The Complete Pragmatic Family of Frameworks

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The Peter Principle (developed by Laurence J Peter and published by William Morrow and Company in 1969) says that people in any hierarchy tend to rise to their “level of incompetence”, because the skills required to make someone good in one job, are not necessarily the skills required for another job. For example, a good engineer would probably be a bad manager, and a good manager would probably be a bad engineer.

I had never heard the name “The Peter Principle” but very quickly after starting work in 1980, I heard a saying: “People tend to be promoted to their level of incompetence”. Very soon afterwards (and throughout a professional career spanning 40 years) I have seen it happen with my own eyes.

In 2018, professors Alan Benson, Danielle Li, and Kelly Shue analyzed sales workers' performance and promotion practices at 214 American businesses to test the veracity of the Peter principle. They found that these companies tended to promote employees to management position based on their performance in their previous position, rather than based on managerial potential. Consistent with the Peter principle, the researchers found that high performing sales employees were likelier to be promoted, and that they were likelier to perform poorly as managers, leading to considerable costs to the businesses.[1]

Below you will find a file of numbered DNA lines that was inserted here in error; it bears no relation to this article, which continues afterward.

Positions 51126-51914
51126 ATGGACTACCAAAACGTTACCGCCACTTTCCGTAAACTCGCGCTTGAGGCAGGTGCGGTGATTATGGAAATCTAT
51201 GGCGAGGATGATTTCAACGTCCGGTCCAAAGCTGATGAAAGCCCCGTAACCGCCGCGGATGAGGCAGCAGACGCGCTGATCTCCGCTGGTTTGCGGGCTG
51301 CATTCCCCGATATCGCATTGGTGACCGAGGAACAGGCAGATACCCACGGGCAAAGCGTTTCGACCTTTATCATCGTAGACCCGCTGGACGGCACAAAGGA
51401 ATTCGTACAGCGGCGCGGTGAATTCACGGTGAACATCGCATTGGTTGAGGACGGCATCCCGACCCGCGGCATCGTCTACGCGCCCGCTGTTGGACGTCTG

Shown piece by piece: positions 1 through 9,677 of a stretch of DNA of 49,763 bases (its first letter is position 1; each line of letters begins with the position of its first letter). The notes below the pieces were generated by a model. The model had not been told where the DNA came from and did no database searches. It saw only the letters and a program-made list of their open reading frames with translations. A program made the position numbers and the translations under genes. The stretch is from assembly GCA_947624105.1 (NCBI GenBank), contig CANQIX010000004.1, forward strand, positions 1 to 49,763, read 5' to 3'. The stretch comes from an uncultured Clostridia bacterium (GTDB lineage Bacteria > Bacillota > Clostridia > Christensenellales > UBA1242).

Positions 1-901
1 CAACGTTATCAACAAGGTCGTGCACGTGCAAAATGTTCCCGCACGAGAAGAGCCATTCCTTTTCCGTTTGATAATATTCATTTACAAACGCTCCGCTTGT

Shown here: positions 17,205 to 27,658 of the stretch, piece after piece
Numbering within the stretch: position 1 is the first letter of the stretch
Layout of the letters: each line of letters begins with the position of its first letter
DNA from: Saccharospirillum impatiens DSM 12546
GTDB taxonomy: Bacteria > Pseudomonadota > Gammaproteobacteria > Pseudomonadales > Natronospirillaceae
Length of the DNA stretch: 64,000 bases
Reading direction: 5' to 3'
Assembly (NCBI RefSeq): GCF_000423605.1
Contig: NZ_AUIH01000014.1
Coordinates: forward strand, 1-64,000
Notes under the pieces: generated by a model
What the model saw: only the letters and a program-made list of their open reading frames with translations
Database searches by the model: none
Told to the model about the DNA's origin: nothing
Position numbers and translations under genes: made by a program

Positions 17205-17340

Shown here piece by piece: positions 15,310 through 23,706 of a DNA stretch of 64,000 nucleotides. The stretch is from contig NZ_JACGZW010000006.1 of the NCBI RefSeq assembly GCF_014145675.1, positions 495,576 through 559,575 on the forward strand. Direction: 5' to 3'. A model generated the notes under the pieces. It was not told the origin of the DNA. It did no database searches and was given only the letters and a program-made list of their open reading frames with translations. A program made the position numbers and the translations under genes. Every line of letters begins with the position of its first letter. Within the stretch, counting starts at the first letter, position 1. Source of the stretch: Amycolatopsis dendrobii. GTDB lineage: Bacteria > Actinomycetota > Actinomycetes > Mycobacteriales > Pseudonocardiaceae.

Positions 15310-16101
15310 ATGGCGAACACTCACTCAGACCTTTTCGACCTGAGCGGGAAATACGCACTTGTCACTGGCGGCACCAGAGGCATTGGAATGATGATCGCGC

[1] - Benson, Alan; Li, Danielle; Shue, Kelly (February 2018). "Promotions and the Peter Principle". NBER Working Paper. 24343: 1–54. doi:10.3386/w24343. Retrieved May 22, 2018.


Questions to ponder...

Do people in your Enterprise promote based on success in a previous role, or the capacity to excel in the new role?

Can you think of examples where this has happened in the past?

Who were they? What was the impact? Why do you think they acted in this way?

What needs to change to reduce the likelihood of it happening in the future?

Who needs to drive that change?

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